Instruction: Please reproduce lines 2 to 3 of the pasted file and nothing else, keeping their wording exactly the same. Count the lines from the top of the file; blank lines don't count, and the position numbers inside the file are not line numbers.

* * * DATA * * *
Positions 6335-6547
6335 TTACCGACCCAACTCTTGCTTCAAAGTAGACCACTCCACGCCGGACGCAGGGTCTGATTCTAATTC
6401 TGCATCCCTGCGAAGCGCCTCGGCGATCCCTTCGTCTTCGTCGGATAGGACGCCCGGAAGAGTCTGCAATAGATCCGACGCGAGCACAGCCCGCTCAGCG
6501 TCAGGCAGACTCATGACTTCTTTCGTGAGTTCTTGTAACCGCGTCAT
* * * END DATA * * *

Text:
6335 TTACCGACCCAACTCTTGCTTCAAAGTAGACCACTCCACGCCGGACGCAGGGTCTGATTCTAATTC
6401 TGCATCCCTGCGAAGCGCCTCGGCGATCCCTTCGTCTTCGTCGGATAGGACGCCCGGAAGAGTCTGCAATAGATCCGACGCGAGCACAGCCCGCTCAGCG